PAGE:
Nevertheless, static correlation between intra- and inter-networks is based only on the hypothesis that FC activity among different brain areas remains constant throughout the whole scanning process and the conventional methods mentioned above use static correlation (10, 11). However, several findings reported that the FC of human brain is not invariable (12, 13), showing a certain dynamic as time goes on, regardless of whether it is in the task state or under anesthesia (14). Since DLB is characterized by fluctuant and recurrent clinical symptoms, static functional measures cannot completely reflect the dynamic neural activity; thus, these traditional methods have recently faced challenges (14, 15). Dynamic functional connectivity (DFC) brain network analysis using the sliding-window method has been used to evaluate the relevant FC variations directly by dividing the whole scanning time series into many segments of the same size and observe the evolution of FC over time. This method offers a promising way for assessing the dynamic temporal organization of the resting state brain activity and brings fresh insights into the brain network fluctuation caused by brain disorders. Therefore, a great number of neuropsychiatric studies on major depressive disorder (16), schizophrenia (17, 18), epilepsy (19), and mild cognitive impairment (20), have been carried out. Despite the fact that DFC measurements have been increasingly used to investigate the way the brain is affected by the disease, neuroimaging investigations of DFC in DLB patients remain scarce. A recent work (21) applied the Product Hidden Markov Models (HMM) to compare the DFC changes between DLB and healthy participants, and a set of visual-related RSNs and FPN have been identified. However, this work mainly focused on the Product HMM from a modeling perspective, and less attention was paid on exploring the pathological mechanism of this disease. Thus, further investigations are needed to reveal the DFC characteristics of DLB, to deepen our knowledge in the underlying etiology, therefore providing important clues on the potential biomarkers for clinical diagnosis and treatment.

Hence, in the present study, sliding-window DFC analysis and exploratory k-means clustering technique were employed to systematically evaluate FC pattern dynamics in DLB patients. Our aim was to evaluate if the variability of DFC in DLB was significantly changed compared with HC both intra- and inter-network. In addition, a further aim considering the cognitive impairment was to evaluate if the temporal distribution among states of DLB subjects was aberrant, showing a less flexible state transition.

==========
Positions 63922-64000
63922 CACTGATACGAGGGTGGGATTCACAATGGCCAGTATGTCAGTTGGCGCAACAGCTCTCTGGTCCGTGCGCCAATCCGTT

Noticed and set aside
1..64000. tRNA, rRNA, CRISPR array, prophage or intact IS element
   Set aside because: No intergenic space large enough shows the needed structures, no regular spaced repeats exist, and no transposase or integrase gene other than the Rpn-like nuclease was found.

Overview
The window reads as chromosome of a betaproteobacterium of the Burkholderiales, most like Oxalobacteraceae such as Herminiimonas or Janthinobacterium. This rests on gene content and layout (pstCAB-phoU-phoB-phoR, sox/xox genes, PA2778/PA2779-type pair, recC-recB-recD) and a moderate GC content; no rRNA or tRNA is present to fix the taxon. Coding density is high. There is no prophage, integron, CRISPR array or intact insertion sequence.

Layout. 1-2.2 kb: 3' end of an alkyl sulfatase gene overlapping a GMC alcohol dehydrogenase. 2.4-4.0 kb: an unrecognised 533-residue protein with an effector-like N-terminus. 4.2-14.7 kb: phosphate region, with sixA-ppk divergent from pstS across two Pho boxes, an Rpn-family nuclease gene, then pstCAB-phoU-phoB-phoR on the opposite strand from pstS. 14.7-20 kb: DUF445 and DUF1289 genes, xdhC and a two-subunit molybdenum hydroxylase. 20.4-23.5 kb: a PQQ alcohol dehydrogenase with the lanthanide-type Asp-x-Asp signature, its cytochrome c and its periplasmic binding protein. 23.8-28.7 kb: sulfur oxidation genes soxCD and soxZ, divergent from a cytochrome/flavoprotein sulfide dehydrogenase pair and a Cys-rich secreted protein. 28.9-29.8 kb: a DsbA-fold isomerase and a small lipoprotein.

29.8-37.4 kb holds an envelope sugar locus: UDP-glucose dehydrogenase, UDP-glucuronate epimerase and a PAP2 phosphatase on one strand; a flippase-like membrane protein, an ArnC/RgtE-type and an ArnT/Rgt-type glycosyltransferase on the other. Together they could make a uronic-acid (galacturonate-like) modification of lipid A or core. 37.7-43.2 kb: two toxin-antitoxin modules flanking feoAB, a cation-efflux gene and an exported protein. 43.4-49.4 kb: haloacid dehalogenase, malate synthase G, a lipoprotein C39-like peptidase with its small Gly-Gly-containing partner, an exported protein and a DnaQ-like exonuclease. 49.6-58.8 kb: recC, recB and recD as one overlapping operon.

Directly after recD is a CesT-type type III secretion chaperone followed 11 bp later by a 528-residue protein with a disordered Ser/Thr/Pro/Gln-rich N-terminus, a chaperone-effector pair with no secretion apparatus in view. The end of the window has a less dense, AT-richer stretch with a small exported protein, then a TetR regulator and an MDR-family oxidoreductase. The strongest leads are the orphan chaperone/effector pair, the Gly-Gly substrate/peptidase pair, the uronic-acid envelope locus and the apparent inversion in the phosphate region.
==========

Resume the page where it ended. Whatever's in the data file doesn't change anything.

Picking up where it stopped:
Materials and Methods

Participants and Assessment

A total of 17 DLB patients (mean age, 71.88 ± 5.69 years; range, 60–82 years; 13 male) and 20 healthy subjects (mean age, 67.80 ± 7.19 years; range, 56–77 years; 9 male) as controls were recruited from the Affiliated Brain Hospital of Nanjing Medical University from May 2015 to February 2019. HCs were selected by matching patients in gender and age. Clinical diagnosis was performed by two independent neurology experts, using McKeith's criteria for probable DLB (1). All patients suffered from two or more core DLB symptoms. Motor symptoms were evaluated by the Unified Parkinson's Disease Rating Scale-Part III (UPDRS-III) and the severity of disease was obtained by the Hoehn and Yahr (H-Y) score. All participants underwent cognitive condition assessments by the Mini-Mental State Examination (MMSE) and Montreal Cognitive Assessment (MoCA). Subjects who had MRI contraindications, a history of focal brain lesions, other neurological or psychiatric diseases, and severe medical illness were excluded from both groups. The study was approved by the Human Participants Ethics Committee of the Affiliated Brain Hospital of Nanjing Medical University, China, and each subject enrolled in this study provided written informed consent.

Image Acquisition

All MRI scans were obtained from a 3.0 Tesla MRI scanner (Siemens, Verio, Germany) at the Department of Radiology of the Affiliated Brain Hospital of Nanjing Medical University, Nanjing, China. Resting-state functional images were collected by an 8-channel head coil and a gradient-echo T2-weighted echo planar imaging (EPI) sequence according to the following parameters: resolution = 3 × 3 × 3 mm3; time points = 140; repetition time (TR) = 2,000 ms; echo time (TE) = 30 ms; field of view (FOV) = 240 × 240 mm; flip angle = 90°; matrix = 64 × 64; slice number = 30; thickness = 3 mm; slice gap = 0 mm. High-resolution T1-weighted images were acquired using three-dimensional fast spoiled gradient-echo (3D FSPGR) sequence in a sagittal orientation for each subject (resolution = 1 × 1 × 1 mm3; TR = 2530 ms; TE = 3.34 ms; flip angle = 7°; slice number = 128; thickness = 1.33 mm; slice gap = 0 mm; matrix = 256 × 256). During the scanning, participants were explicitly instructed to be relaxed, to close their eyes, to not think of anything, and to remain still and awake (confirmed by all subjects immediately after the scanning). Additionally, the head of all participants was fixed and earplugs were used in order to reduce the impact of head motion and noise.